Bruce Barbour - this updated version - March 2021
We should not chase the lower rates of other countries, on some
idea that companies will move off shore. Some may but most won't.
Suggested Reform of the Company Tax Structure
I suggest that a company's tax rate be adjusted depending on the
number of people that the company directly employs locally within
Australia. The more they employ, as shown through their total
annual wages bill as a ratio to their profit, then the lower their
company tax rate should be. It would be a sliding scale. For
example, Company A has a local wages bill of $2 million and they
make a profit of say $200K. They might be required to pay a tax
rate of 20% ($40K). For comparison Company B has a local wages
bill of $1 million but still makes a profit of $200K. They might
be required to pay a tax rate of 40% ($80K). (Current company tax
rate is a flat 27.5%, scheduled to decrease to 25% in the next few
years - this is on lower turnover companies. I may make the top
rate payable on company profits approximately the same as the top
individual PAYG tax rate. What the top rate should be would
require further investigation - though the top individual rate may
be found to be too high after analysis.). I said it was a sliding
scale - the company tax rate could even go down to zero for a
company with a very high local wages bill but a low profit.
With this sort of calculus it can easily be seen why it is worthwhile for the commonwealth government to purchase locally manufactured plant and equipment if at all possible, even if it is 20% to 25% more expensive than the overseas manufactured equivalent. The Federal Government would recoup that amount and more from the additional local economic activity and the consequent increased tax take generated. It therefore also ensure that other levels of government - State and Local - also purchase local by providing them with a rebate on their significant local purchases of manufactured goods. Unemployment benefits payable by government would also decrease due to greater employment in the community.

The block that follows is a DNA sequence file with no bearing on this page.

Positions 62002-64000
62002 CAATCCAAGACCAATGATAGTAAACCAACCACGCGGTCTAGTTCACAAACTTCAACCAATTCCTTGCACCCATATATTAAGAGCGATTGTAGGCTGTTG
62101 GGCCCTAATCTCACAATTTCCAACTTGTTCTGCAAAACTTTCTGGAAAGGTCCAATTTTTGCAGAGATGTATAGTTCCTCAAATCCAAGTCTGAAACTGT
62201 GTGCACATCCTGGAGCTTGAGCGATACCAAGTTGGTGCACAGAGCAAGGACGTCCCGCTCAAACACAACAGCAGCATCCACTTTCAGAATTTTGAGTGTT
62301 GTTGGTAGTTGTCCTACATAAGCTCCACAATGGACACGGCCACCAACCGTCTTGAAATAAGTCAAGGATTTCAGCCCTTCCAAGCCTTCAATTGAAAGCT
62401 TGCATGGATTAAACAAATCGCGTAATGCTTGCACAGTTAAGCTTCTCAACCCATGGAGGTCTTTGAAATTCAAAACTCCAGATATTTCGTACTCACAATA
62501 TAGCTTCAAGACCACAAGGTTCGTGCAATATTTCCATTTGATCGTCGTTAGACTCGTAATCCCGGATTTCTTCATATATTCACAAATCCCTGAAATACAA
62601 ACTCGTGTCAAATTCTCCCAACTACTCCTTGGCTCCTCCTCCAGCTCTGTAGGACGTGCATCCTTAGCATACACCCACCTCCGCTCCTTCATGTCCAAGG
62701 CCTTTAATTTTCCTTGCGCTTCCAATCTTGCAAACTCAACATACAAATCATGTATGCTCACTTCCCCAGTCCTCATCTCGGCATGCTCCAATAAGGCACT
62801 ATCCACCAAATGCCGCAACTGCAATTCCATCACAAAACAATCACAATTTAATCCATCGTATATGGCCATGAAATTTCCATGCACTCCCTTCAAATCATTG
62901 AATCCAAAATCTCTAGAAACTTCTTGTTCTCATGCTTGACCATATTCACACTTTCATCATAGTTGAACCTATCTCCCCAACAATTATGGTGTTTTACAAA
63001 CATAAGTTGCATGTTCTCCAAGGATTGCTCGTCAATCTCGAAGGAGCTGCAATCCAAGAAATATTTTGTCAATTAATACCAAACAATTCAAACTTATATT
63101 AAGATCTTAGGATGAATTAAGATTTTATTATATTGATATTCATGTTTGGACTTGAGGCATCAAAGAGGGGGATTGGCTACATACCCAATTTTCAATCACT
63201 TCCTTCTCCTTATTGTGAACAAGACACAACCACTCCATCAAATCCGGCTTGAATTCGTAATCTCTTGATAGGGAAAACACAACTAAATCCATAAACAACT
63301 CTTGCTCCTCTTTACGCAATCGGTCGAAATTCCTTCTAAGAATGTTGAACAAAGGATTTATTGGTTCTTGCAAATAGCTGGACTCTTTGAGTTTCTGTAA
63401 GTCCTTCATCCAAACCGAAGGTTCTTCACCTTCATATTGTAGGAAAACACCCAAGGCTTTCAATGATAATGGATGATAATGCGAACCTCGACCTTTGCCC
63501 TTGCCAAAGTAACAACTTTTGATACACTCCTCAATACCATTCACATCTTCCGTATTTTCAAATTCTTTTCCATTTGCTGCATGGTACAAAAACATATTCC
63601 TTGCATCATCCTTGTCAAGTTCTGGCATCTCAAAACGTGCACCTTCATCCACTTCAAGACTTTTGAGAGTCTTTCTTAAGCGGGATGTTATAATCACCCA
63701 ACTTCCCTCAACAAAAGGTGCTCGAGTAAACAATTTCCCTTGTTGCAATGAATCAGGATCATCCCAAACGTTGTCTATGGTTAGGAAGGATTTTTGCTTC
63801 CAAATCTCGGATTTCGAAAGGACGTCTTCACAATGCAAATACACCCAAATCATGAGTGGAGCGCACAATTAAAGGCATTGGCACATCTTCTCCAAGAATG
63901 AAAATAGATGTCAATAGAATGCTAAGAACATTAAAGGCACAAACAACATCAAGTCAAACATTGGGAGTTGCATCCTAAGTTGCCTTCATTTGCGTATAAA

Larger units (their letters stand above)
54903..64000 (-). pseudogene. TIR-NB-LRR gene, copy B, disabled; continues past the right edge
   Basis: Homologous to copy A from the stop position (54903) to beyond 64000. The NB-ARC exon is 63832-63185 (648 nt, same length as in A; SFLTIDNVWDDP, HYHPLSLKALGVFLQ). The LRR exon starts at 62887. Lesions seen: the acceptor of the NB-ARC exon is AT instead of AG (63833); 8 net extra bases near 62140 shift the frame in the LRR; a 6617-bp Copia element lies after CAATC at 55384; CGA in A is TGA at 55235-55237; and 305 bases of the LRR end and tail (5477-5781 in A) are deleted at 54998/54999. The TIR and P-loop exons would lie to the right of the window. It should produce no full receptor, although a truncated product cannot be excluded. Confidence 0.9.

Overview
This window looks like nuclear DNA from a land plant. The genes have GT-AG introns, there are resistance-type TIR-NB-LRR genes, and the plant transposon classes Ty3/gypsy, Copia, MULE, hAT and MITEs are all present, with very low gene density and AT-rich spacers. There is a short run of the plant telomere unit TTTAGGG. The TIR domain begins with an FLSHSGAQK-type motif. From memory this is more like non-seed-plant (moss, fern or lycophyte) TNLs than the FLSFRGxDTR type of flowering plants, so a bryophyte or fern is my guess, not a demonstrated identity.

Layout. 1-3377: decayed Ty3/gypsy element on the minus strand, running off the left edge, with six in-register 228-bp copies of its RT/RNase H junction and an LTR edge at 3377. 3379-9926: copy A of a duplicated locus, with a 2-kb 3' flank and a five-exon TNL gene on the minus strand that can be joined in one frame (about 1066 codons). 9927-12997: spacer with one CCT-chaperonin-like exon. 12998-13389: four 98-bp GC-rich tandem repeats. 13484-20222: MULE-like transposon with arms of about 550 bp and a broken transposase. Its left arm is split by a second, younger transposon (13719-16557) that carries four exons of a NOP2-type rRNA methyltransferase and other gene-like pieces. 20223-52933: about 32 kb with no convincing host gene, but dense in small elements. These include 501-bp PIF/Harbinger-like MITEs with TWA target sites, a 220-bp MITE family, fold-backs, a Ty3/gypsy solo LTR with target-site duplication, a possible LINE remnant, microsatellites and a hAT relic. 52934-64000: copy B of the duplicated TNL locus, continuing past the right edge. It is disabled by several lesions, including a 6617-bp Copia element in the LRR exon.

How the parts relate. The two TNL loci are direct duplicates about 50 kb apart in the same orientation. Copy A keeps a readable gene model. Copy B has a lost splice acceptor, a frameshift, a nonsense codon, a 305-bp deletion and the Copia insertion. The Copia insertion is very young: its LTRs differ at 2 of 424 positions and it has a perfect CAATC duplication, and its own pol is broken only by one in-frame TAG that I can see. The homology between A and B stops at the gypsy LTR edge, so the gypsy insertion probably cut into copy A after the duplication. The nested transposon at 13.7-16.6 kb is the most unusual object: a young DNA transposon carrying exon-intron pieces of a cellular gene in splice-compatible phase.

Would this result in some companies keeping greater profits?
Possibly. If they are paying a low tax on profit due to their high
employment level (relative to profit) then prima facie they get to
keep higher after tax profit. But traditional market competition
may mean that they may be forced to lower their profit margins to
maintain market share in the face of their local competitors being
able to cut prices to boost their market share due to the more
favourable tax environment. Over time it may mean that their level
of after tax profit remains about what it was under the flat
profit tax environment. However they will gain a competitive
advantage over rival companies that are mainly sourcing stock by
importing overseas manufactured goods.
I acknowledge that this is a substantial change to the company
tax structure. It would have to be introduced in stages over, say,
5 to 10 years to allow businesses time to restructure their
operations as they see fit to work in with the new tax structure.
It would also mean that there was greater volatility in the amount
of company tax received by government - which may mean government
would need strategies to handle the years of lower tax receipts to
balance them against the years of higher receipts.
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